Best Debut at Burlesque Hall of Fame Weekend 2016 at The Orleans Hotel and Casino in Las Vegas is always a hotly contested category. Glory Pearl reviews this year’s contest for 21st Century Burlesque Magazine.
As ever the Saturday night competition opened with the Debut category. The stage at The Orleans is BIG, and stepping out there, despite the wildly supportive audience, must be daunting indeed. So respect to Minneapolis’ Sassy von Straddler for being the first performer out of the night in a routine that began as a classic gloves and gown, well robe, parade before switching into a remix of Willow’s Whip My Hair and accompanying street dance moves. Although the start was a little hesitant von Straddler settled into her routine and committed despite the odd costume malfunction.
Next out was Chicago’s Gaea Lady in a perfectly executed veil dance. Making full use of the Orleans’s impressive lighting rig, Lady’s act was a mix of polished dance moves, sensuality and spectacle. Her white silk veils were peeled off one by one and thrown into the air while Lady leaped and span, the play of light on white silk creating some truly breathtaking effects. The routine was brave and inventive – dependent on the diaphanous material to behave – and it did, with impressive musicality a testimony to Lady’s mastery of it. The act earned the first standing ovation in a long night, and deserved it too.
Changing the tone completely, Coco Pearl, from New Caledonia (a small island off the coast of New Zealand, if you were wondering), took to the stage with a routine inspired by her homeland. Moving fluidly and sensuously across the stage she exuded charm and she stripped out of her traditional costume. With plenty of face and a coconut-shell bra there was much to love here.
The Australian contingent was particularly strong this year and Sydney’s Diesel Darling was the first out with a classic showgirl routine. Covered in pink and white feathers, she stepped confidently across the stage in a flawless act full of sparkle and panache. Clearly a very able dancer, Darling gave us long, perfect lines, polish and a dazzling smile, but in some ways the routine was ‘too perfect’, and lacked connection and personality, as if Darling was part of the chorus and not the star attraction in a classic Vegas number – something she very much deserved to be.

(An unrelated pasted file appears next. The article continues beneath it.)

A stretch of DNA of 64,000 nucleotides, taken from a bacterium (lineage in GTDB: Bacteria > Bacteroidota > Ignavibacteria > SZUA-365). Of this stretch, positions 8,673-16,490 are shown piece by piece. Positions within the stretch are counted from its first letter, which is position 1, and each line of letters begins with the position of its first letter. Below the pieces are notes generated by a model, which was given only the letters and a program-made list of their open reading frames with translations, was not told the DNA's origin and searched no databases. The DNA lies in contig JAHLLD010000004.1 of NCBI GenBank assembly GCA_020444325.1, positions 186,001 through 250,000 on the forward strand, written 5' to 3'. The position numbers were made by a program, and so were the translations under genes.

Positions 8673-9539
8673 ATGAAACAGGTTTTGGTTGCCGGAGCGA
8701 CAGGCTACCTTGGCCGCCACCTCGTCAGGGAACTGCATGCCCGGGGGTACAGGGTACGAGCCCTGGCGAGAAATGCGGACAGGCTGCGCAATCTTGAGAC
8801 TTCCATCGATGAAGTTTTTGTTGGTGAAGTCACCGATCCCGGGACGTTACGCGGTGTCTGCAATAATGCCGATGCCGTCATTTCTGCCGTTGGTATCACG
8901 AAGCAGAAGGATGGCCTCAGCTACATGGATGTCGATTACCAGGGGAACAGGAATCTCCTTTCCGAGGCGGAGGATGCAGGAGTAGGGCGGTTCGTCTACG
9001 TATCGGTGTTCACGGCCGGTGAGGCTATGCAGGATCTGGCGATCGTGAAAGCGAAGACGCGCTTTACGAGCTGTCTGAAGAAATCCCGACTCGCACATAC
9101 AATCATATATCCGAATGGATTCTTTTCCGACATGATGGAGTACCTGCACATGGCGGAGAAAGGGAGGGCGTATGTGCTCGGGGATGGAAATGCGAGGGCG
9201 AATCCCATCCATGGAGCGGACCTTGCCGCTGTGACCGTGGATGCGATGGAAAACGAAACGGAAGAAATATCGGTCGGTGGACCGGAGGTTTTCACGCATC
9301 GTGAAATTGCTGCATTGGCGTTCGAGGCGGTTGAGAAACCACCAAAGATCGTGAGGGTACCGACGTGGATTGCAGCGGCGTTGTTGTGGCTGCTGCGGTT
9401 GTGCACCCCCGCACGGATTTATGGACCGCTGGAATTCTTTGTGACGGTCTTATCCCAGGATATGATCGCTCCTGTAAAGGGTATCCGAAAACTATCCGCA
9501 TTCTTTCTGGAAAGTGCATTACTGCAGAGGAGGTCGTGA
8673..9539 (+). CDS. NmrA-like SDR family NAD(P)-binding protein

Baltimore’s Cherie Nuit followed with a character comedy routine that elicited gales of laughter from the delighted audience. Dressed in classic American tourist garb, Nuit stripped to reveal fanny packs at every turn, making good comedic use of them. She employed facial expression well, connected immediately with the audience and brought us along on the journey, developing the joke nicely all the way to the finish. The routine relied heavily on the one joke and tonally stuck to a single note, a note that brought her a standing ovation, but which could have been varied to give the piece a deeper resonance.
Briana Bluebell was out next, also from Sydney, in a beautiful green veiled costume and a routine inspired by belly dance. After a hesitant start, she found her stride, moving sinuously and with energy and attitude creating gorgeous shapes with her veils and teasing the audience with confidence. Following her, Miss Bettie Bombshell from Melbourne gave us a top hat and tails to flapper girl act that really delivered. Some neat visual gags and strong dance ability enhanced her charming stage presence and she really connected to the audience with an infectious and joyful energy.
Memphis Mae, the third performer from Sydney in this category, presented a strong contender for the ‘Most Innovative’ award with a routine that was clever, funny and perfectly executed. Satirising classic burlesque – beautiful woman stripping out of beautiful costume – with a voice over of the performer’s internal monologue, the act provided as many laughs as it did ‘ooh!’ moments. Mae moved confidently and matched her music perfectly, whether that music (and accompanying vocalised thoughts) told us she was playing it sexy or was improvising having forgotten to put her gloves on. Thoroughly entertaining, the combination of strong costuming, strong dance ability, strong ideas and the courage to do something different and send herself up make Memphis Mae one to watch in my book.
Lila Luxx’s Anne Boleyn act combined beautiful costuming with some inventive choreography but for me relied too heavily on music to communicate and it wasn’t clear if this was a dance piece or a character piece. The idea was strong, the costume was strong, and Luxx is clearly an accomplished performer, but the act lacked clarity and focus in the delivery of its idea. Trying something different is always brave but the gamble didn’t quite pay off here.
The final competitor in the Best Debut category was Bunny Galore from Houston, who came out with a glamorous Pam-Am-Chic 60s vibe that gave way to some serious contemporary bump and grind as she asseled and twerked to riotous applause; the perfect feel-good finish to a very strong category.
Gaea Lady: Best Debut and Most Classic
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